The Community Health Centre Ljubljana, in collaboration with the Faculty of Medicine, University of Ljubljana, organised the 1st International Scientific Conference of Primary Care (ISCPC) in Slovenia entitled: “Interprofessional teamwork and quality in healthcare”.
The conference focused on interprofessional teamwork and quality in healthcare, considering that patient care at the primary care level is increasingly complex and there are also many challenges in terms of quality, safety, and teamwork. The conference was intended for all professionals involved in primary care as well as educators, key opinion makers, informal carers, and patients.
Many distinguished domestic and foreign experts participated – and the importance of the conference was recognized by WHO, which became actively involved in the event.
In addition to Slovenian primary care experts, the keynote speakers at the first ever international scientific event in the field of primary healthcare in Slovenia were:
David Grant, President of the Society in Europe for Simulations (SESAM)
Dr Anna Stavdal, President-elect of the World Organization of Family Doctors - WONCA (Norway)
Prof. Sally Kendall from the University of Kent (UK)
Prof. Jasna Mesarić from Libertas International University (Croatia)
Adrian Rohrbasser, Associate Researcher from the University of Bern (Switzerland)
The main topics of the conference were:
Professionalism and interprofessional collaboration in primary healthcare;
Teamwork: Horizontal/vertical collaboration and care transition;
Quality and safety in primary healthcare;
Simulations in education and training;
Long-term care in primary healthcare and the role of informal carers;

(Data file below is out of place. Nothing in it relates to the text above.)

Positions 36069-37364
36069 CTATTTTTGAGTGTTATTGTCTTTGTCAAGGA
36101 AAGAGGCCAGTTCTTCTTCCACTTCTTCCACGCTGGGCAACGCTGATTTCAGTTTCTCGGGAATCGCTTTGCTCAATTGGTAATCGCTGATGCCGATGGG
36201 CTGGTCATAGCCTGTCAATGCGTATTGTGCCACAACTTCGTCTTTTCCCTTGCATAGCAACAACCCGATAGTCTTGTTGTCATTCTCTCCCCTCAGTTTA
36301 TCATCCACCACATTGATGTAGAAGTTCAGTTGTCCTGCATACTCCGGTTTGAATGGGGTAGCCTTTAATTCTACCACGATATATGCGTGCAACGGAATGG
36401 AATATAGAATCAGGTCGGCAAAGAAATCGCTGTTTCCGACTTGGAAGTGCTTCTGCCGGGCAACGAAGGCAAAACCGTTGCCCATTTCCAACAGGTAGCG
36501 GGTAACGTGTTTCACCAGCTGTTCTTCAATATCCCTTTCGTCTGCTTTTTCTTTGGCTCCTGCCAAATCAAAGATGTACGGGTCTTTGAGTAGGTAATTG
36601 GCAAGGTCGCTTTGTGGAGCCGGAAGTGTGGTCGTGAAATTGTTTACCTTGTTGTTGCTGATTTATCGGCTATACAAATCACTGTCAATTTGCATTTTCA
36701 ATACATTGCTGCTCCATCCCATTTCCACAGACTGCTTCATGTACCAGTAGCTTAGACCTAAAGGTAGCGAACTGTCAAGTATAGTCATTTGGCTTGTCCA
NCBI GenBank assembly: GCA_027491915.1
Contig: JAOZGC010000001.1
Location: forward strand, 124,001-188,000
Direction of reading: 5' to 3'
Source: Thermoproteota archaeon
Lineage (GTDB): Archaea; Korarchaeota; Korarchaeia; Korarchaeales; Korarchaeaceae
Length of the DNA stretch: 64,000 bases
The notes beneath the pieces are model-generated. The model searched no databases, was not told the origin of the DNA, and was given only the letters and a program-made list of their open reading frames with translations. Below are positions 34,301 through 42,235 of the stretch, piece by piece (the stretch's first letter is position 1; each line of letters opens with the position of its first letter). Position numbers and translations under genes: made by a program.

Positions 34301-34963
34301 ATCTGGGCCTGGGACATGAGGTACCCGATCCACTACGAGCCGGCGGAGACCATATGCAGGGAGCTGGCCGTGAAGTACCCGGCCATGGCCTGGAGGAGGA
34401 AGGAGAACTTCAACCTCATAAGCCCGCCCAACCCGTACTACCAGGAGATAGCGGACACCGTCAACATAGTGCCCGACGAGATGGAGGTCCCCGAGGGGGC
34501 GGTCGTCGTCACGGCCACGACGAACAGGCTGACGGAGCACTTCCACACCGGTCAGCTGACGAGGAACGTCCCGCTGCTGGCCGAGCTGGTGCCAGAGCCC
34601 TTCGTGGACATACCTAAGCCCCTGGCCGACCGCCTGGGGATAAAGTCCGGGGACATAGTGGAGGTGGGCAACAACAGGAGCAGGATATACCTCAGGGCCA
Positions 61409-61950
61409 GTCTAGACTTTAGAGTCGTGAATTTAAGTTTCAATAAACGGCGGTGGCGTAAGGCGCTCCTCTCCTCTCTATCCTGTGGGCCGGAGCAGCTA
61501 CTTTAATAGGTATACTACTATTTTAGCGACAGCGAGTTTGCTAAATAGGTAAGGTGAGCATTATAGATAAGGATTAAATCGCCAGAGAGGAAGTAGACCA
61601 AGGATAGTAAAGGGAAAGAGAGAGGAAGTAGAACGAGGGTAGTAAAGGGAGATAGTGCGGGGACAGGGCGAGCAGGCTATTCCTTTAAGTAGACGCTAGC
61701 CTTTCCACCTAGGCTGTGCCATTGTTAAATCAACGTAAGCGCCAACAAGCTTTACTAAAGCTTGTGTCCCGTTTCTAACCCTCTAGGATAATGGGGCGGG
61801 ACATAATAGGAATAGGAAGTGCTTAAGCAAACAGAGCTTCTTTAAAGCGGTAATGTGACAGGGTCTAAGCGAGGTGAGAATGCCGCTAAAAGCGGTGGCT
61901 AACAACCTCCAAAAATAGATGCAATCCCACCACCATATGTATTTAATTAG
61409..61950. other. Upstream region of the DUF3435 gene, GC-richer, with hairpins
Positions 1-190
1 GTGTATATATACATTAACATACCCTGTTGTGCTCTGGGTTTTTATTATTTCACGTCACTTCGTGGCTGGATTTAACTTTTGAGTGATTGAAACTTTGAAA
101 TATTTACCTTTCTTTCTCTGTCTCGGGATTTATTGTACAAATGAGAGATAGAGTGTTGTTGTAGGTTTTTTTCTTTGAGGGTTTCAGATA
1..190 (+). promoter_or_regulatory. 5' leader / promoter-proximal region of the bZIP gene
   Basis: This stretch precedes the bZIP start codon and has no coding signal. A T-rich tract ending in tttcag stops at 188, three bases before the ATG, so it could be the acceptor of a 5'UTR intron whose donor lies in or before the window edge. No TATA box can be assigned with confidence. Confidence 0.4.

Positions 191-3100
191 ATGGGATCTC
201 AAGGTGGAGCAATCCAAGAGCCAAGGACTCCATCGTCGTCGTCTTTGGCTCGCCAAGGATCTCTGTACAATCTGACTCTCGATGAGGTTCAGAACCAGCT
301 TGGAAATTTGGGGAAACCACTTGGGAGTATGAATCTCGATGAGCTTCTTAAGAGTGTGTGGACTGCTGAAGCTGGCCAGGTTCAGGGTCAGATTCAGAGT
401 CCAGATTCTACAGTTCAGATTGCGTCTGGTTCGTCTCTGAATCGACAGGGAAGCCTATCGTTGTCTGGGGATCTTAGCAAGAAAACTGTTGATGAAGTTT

New patient-centred care challenges in interprofessional groups;
Primary care structure and quality.
Participants presented the results of their research, which may in specific fields significantly contribute to a better approach and different care for individuals and the population at the primary care level.
The importance of the ISCPC conference was also recognized by WHO, which took the initiative in requesting to actively participate in the event. Visibility of the conference on WHO’s site presents a great success and compliment to Slovenia for its work at the primary healthcare level. WHO’s reflection concerning the first section 'Interprofessional Primary Care' was given by consultant and professor of primary care, prof. Dr Liesbeth Borgermans, with key emphasis on the importance of applying a scientific approach to designing and improving the quality of work at the primary level.
Their representative Dr Evgeny Zheleznyakov, MD, PhD, who joined in to provide comments, emphasised among other things that teamwork is the future of the primary level – and that, in Slovenia, the latter is among the better-developed ones.
The conference was held under the auspices of the European Society for Quality and Safety in Family Practice (EQuiP), the European Forum for Primary Care (EFPC) and the Society in Europe for Simulations (SESAM).
The conference participants were most interested in the lectures given by key foreign lecturers.
The lecture by Jasna Mesarić, entitled Safety Culture in Primary Health Care, covered essential aspects of patient safety culture and of measuring the patient safety culture, particularly in the primary healthcare environment, and provided a case study from Croatia.
Certain results were presented regarding descriptive statistics and analysis of links between the results of the Croatian version of the Safety Attitudes Questionnaire - Ambulatory Version (SAQ-AV) and demographic characteristics within the observational cross-sectional study of Croatian general medicine services outside working hours.